Odds Against Tomorrow was one of two films produced in 1959 by HarBel Productions, the other being the post-apocalyptic drama The World, the Flesh and the Devil. Producer/actor/singer/activist Harry Belafonte stars in both highly personal projects. Co-produced with the film's director Robert Wise, Odds Against Tomorrow is a black and white caper story with a message filmed on location in New York. The script is by the black-listed Abraham Polonsky from a novel by William McGivern. Depending on where you place yourself on the film-noir front, it can be considered either the end of the post-war noir cycle or the beginning of a new cycle. Note: neo-noir not recognized by this blog.
Ed Begley (12 Angry Men, Sweet Bird of Youth) plays Dave Burke, a disgraced ex-cop with mob ties and a plan. He wants to make a lot of money, make it quick and get out. There's a bank in upstate New York ripe for the picking, but he needs two men with him for the job. He doesn't want pros. He wants desperate men looking for that one big take. Men he can control. Dave thinks he has the perfect set-up.
The movie opens on an almost deserted NYC street in the autumn. In what I consider one of the best character introductions in noir, a lone man walks down the sidewalk, a grim and careworn Earle Slater played by Robert Ryan (The Set-Up, On Dangerous Ground). The street is not deserted as a group of children run in circles imitating the flock of geese above. A little girl stumbles and Earle bends and picks her up with a smile on his face and says "You're gonna break your neck trying to fly like that, you little pickaninny. Yes, you are." Like a kick in the gut, the sense of unease begins and never lets up. Earle is a loser. He's a two time loser from the penal system. His last stretch was for manslaughter. He's just past his prime and sees no way out of a life sustained by the hard work of his too devoted wife Lorry played by Shelley Winters (A Patch of Blue, Night of the Hunter). Slater is a man "...not made for waiting and I've been waiting all my life". Slater is a man who hates himself and turns that hate outward. He is an active and unrepentant bigot.
Robert Ryan was reluctant to take on the role of Earle Slater fearing comparisons to the anti-Semite Montgomery he portrayed in 1947s Crossfire and for which he received his only Academy Award nomination. In a 1959 interview in Ebony magazine Ryan stated he thought it would be "a dangerous step for me to take professionally...audiences are composed of people with varying degrees of sophistication and understanding and there are many who do not separate actors from the characters they portray." Ryan relented after reading the script which he thought "says something of real significance and says it well, dramatically, without preaching."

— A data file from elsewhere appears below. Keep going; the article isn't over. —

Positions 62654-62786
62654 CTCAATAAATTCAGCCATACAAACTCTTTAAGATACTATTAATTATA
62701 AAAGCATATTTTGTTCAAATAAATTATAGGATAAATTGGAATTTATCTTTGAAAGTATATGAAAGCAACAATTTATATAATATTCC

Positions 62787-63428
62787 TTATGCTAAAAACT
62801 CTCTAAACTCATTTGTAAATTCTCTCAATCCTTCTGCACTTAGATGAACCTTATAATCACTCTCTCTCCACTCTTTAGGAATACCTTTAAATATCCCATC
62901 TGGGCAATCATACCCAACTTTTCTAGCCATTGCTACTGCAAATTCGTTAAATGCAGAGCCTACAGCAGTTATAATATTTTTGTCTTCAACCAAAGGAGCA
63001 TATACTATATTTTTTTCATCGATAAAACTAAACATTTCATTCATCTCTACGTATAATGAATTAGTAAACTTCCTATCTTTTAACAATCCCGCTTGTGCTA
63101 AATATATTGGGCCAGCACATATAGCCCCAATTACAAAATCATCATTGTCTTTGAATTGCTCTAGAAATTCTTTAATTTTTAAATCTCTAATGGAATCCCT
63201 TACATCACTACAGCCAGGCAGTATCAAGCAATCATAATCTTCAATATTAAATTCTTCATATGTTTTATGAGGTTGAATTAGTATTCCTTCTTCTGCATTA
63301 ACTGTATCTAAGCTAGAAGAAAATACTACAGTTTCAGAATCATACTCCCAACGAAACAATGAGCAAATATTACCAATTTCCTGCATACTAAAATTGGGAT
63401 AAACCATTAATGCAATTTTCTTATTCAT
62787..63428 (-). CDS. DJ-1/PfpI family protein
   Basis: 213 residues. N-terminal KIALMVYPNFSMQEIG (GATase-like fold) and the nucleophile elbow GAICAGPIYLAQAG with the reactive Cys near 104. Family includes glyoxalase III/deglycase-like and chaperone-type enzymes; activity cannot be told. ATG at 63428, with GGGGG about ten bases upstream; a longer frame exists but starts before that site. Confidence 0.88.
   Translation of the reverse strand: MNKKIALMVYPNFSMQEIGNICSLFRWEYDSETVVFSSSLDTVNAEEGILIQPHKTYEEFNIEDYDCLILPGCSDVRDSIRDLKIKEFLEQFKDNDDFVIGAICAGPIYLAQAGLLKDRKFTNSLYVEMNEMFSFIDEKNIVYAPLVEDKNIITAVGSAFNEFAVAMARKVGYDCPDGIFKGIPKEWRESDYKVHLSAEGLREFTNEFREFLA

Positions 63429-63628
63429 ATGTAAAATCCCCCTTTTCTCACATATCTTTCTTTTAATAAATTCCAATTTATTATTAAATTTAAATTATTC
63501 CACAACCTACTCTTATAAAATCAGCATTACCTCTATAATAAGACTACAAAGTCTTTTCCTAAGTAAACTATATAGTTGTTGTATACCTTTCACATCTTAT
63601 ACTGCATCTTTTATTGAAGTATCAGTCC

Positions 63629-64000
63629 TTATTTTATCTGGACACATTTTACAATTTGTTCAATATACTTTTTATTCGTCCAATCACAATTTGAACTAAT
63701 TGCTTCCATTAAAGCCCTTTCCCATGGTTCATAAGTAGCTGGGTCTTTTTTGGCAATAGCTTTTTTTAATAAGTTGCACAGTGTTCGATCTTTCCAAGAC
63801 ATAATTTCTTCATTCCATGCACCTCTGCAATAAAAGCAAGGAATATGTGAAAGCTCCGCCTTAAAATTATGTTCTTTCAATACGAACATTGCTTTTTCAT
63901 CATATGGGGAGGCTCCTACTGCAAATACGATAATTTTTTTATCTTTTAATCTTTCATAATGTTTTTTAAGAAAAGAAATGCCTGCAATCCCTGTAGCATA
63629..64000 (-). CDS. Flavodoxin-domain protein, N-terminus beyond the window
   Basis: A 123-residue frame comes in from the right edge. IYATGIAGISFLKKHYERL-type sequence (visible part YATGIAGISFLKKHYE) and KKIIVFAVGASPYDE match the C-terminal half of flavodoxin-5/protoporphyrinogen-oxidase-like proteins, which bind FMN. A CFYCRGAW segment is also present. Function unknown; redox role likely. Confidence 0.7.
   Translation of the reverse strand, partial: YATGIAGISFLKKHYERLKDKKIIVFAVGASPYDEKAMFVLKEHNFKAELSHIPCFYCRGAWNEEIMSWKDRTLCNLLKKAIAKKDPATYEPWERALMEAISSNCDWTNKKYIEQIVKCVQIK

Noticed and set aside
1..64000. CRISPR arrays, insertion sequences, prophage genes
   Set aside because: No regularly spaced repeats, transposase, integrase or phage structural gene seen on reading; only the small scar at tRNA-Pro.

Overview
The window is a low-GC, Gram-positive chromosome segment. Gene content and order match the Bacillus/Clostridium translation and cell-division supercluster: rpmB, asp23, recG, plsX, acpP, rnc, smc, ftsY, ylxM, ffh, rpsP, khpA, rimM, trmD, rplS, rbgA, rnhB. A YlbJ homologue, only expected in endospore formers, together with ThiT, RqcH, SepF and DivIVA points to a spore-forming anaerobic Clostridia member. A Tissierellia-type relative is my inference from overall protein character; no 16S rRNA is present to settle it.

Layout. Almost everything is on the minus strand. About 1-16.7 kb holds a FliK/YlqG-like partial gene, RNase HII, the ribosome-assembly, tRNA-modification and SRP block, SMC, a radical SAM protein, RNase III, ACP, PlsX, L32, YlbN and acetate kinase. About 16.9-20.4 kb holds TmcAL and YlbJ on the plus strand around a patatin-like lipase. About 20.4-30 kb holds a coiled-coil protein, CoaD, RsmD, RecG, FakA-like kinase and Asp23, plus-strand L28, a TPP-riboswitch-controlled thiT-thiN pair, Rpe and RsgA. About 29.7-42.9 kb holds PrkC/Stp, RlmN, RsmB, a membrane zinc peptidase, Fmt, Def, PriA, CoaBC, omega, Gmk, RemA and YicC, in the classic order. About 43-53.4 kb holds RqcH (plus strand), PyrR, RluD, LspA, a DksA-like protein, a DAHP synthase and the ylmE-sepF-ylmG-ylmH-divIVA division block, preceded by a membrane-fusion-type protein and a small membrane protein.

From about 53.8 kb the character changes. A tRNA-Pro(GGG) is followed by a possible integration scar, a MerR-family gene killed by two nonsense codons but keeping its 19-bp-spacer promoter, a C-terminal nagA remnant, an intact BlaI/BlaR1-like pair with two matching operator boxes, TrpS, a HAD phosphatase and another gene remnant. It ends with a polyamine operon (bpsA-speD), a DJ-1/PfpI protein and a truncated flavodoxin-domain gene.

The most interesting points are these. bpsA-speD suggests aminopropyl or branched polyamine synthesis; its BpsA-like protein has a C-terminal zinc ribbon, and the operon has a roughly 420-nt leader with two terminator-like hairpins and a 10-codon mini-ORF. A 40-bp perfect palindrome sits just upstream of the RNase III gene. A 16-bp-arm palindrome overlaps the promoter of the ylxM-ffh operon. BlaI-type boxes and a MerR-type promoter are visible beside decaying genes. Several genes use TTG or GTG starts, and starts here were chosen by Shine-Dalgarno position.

Johnny Ingram is played by Harry Belafonte (Island in the Sun, Uptown Saturday Night). Outwardly, Johnny is everything Slater is not. Johnny is handsome and pulled together. A nightclub musician, Johnny dresses in the best and drives a flashy car. The ladies love him. He exudes confidence and good will. Johnny is also a hopeless gambler who is deeply in debt to gangster Bacco played by Will Kuluva (Crime in the Streets). Burke will use Bacco to convince Johnny to part in the heist. Dave needs someone of Johnny's skin type for the job. On another level, Dave seems to have convinced himself that his actions are benevolent as he likes Johnny and Johnny really needs the money. Johnny has one thing that means the world to him, his ex-wife Ruth played by Kim Hamilton (To Kill a Mockingbird) and daughter Edie played by young Lois Thorne. Johnny obviously adores Ruth and Edie, so why is the family broken? Johnny's gambling addiction is one reason. Ruth does not want the financial instability to be a part of Edie's life. Johnny and Edie are also world's apart emotionally. Johnny is a man who is bowed down by fate and the deck that is stacked and will always be against him. He berates Ruth that it doesn't matter how much tea she drinks with her ofay friends, the world is not going to be any better for Edie and it's time she wised up. Johnny is unwilling to consider softening his conviction even if it stands in the way of the family life he craves.
A couple of incidents convince Earle Slater to participate in the plan. One is when his self-loathing is exacerbated by cheating on Lorry with upstairs neighbour Helen played by Gloria Grahame (In a Lonely Place, It's a Wonderful Life). Johnny agrees to join the plan when Bacco threatens his family, but he senses doom, telling Dave "It's suicide, man. It's three o'clock in the morning."
Too late Dave Burke discovers that the two seemingly perfect men for the job have issues that he can't control and that threaten his plan. T'was ever thus in the caper film world. Slater is an instigator. Johnny stands his ground. The desperation and hate boils over to an explosive finish that will have a touch of familiarity for gangster film fans.
The score to Odds Against Tomorrow is by John Lewis and while jazz and film are not strangers, it is always a treat. The score, particularly Skating in Central Park remained an honoured part of the Modern Jazz Quartet repertoire for years. Legendary singer Mae Barnes is a joy trying to give the audience "All Men Are Evil" all the while being bedeviled by a drunk and sorrowful Johnny.
There is an interesting mix of familiar faces to watch for in Odds Against Tomorrow including Cicely Tyson, Zohra Lambert, Diana Sands, Mel Stewart, Wayne Rogers, Bill Zuckert and Robert Earl Jones.
How well the film combines all its aspects will be up to the individual viewer. The Golden Globe nominated Odds Against Tomorrow in 1960 for its long defunct category "Best Film Promoting International Understanding".
TCM is screening Odds Against Tomorrow on Tuesday, September 10 at 6:00 am. It is well worth your time.